That is not a secret; the lead article in Israel’s leading daily, Ha’aretz, describing the Bush meeting with Israeli Prime Minister Olmert, began with the statement, “Iran’s nuclear program was at the center of the closed door meeting between Bush and Olmert.” Israel rejects the findings of the U.S. National Intelligence Estimate, released last month, that stated that Iran does not have a nuclear weapons program and does not necessarily even want one. Olmert told Bush, “our unequivocal conclusion is that they [the Iranians] are busy developing nuclear weapons.” According to Ha’aretz, Bush agreed, saying the Iranians could resume their weapons program as easily as they froze it in 2003. It was understood before Bush even arrived in the region that a major part of his goal was to reassure Israel that the NIE did not actually signal any change in U.S. posture towards Iran – “the NIE report may have sent a signal to some that the U.S. doesn’t think that Iran is a threat,” Bush said as he went on to disabuse that notion. “Iran continues to be a threat to world peace.” And he made clear that meant the U.S. would continue to provide support for Israel’s positions, even if Tel Aviv’s overtly aggressive threats towards Iran contradict the NIE findings of Bush’s own intelligence agencies.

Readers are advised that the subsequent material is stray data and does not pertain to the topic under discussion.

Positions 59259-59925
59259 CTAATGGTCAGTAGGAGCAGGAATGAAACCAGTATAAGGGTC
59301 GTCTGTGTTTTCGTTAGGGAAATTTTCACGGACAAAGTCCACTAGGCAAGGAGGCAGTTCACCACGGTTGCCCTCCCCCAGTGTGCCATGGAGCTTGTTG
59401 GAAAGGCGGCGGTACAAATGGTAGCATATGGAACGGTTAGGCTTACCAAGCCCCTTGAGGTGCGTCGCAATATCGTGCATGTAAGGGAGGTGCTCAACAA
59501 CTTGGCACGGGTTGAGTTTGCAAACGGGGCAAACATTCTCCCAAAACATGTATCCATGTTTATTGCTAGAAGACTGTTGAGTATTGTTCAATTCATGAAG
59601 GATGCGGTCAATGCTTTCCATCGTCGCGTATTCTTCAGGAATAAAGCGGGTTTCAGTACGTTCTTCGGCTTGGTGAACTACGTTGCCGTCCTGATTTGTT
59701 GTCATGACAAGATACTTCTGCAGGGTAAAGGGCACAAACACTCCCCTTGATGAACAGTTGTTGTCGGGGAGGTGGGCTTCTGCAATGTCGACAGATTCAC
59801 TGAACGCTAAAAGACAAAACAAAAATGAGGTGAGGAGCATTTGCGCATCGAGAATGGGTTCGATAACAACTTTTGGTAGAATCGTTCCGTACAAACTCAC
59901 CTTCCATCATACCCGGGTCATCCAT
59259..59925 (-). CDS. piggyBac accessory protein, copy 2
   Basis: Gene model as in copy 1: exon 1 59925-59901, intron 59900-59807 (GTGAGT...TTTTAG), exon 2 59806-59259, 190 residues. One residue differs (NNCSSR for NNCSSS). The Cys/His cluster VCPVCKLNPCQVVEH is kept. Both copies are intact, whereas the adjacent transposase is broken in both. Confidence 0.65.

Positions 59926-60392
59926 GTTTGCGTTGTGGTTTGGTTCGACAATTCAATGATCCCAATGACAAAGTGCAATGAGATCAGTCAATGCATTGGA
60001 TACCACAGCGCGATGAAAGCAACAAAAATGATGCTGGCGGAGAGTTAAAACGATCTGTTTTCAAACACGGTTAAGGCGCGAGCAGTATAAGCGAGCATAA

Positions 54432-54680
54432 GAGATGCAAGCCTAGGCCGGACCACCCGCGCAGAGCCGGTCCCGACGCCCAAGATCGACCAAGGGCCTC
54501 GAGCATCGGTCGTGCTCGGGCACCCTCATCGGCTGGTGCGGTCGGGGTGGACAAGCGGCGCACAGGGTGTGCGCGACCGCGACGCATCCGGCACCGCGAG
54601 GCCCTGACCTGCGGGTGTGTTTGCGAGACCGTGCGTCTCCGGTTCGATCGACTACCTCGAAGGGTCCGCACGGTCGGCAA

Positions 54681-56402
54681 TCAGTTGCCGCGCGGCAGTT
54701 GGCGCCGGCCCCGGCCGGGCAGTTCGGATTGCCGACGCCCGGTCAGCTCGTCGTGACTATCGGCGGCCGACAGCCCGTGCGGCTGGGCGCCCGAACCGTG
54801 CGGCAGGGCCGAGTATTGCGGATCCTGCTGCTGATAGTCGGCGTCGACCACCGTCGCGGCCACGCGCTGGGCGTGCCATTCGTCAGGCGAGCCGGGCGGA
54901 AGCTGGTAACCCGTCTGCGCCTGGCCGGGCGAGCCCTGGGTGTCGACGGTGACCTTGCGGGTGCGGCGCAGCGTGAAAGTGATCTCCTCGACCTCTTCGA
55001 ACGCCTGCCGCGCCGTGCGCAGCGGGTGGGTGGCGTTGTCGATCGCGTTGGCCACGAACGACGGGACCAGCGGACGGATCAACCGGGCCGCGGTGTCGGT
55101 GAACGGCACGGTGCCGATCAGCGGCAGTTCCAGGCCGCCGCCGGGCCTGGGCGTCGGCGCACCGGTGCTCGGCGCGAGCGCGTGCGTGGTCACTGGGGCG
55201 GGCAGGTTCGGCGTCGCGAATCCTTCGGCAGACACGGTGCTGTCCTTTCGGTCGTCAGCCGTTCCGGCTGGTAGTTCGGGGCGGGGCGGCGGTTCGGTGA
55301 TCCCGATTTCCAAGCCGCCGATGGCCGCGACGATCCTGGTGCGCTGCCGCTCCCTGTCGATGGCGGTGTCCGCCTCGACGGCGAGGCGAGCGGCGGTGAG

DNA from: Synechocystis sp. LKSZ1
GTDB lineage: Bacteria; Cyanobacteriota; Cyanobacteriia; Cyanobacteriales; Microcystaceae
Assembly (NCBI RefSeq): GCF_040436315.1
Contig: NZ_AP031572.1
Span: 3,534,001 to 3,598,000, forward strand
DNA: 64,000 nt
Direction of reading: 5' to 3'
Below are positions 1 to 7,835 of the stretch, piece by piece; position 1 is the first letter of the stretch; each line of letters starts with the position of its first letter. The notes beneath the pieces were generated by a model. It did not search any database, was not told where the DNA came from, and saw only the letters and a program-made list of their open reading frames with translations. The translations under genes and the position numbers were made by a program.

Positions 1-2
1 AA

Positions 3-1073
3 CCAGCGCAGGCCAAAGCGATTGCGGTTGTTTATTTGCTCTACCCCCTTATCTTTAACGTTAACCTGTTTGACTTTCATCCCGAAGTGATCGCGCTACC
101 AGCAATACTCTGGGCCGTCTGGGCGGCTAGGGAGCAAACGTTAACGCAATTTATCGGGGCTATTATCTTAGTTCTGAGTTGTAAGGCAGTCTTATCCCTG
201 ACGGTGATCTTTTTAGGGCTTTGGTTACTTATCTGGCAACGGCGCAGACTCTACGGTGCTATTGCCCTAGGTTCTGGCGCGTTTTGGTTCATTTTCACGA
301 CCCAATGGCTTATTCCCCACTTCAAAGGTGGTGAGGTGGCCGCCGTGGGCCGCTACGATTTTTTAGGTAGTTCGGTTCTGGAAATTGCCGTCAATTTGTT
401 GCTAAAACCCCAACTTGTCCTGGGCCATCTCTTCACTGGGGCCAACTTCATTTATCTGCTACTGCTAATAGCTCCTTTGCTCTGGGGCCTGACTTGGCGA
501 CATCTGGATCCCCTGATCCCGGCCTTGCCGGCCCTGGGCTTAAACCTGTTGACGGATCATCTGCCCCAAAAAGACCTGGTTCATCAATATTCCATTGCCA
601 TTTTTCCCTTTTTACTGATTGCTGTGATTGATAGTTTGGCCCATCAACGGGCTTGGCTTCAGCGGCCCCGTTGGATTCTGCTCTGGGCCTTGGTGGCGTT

Bush told Israel “you better take the Iranian threat seriously,” and Israeli President Shimon Peres responded that Israel had taken Bush’s advice “not to underestimate the Iranian threat,” and used the opportunity to warn Tehran that “Iran should not underestimate Israel’s resolve for self-defense.”

Bush visits to Arab countries will also be about mobilizing against Iran.

Iran will also be on top of the agenda of Bush stops in Saudi Arabia, the United Arab Emirates, Kuwait, Bahrain and Egypt. Arab regimes have their own fears about Iran, but they don’t match Washington’s claims. The fear is not based on a Sunni-Shi’a divide, as Washington discourse would have us believe, but because, with the U.S. destruction and occupation of Iraq, Iran is the only country in the Middle East with all three indigenous requisites to be the regional power – oil wealth, sufficient water, and size of population and territory. And U.S. troops are based in all those countries. If the U.S. (with or without Israel) attacks Iran, retaliation aimed at U.S. troop concentrations or ships (Bahrain is headquarters for the U.S. Navy’s Fifth Fleet) could well bring any of those mostly small countries directly into the line of fire.

The Bush administration persuaded numerous Arab governments to attend the Annapolis negotiations, largely to shore up their backing of Washington’s anti-Iran crusade. But release of the NIE just after Annapolis diminished that effect, so this week’s Middle East junket is partly about repeating the Annapolis mantra: despite the NIE, the Bush administration is still telling Arab regimes – stick with us, mobilize against Iran and we’ll continue to prop you up with new military support – and keep your angry populations in line by telling them that we’re in favor of a Palestinian state.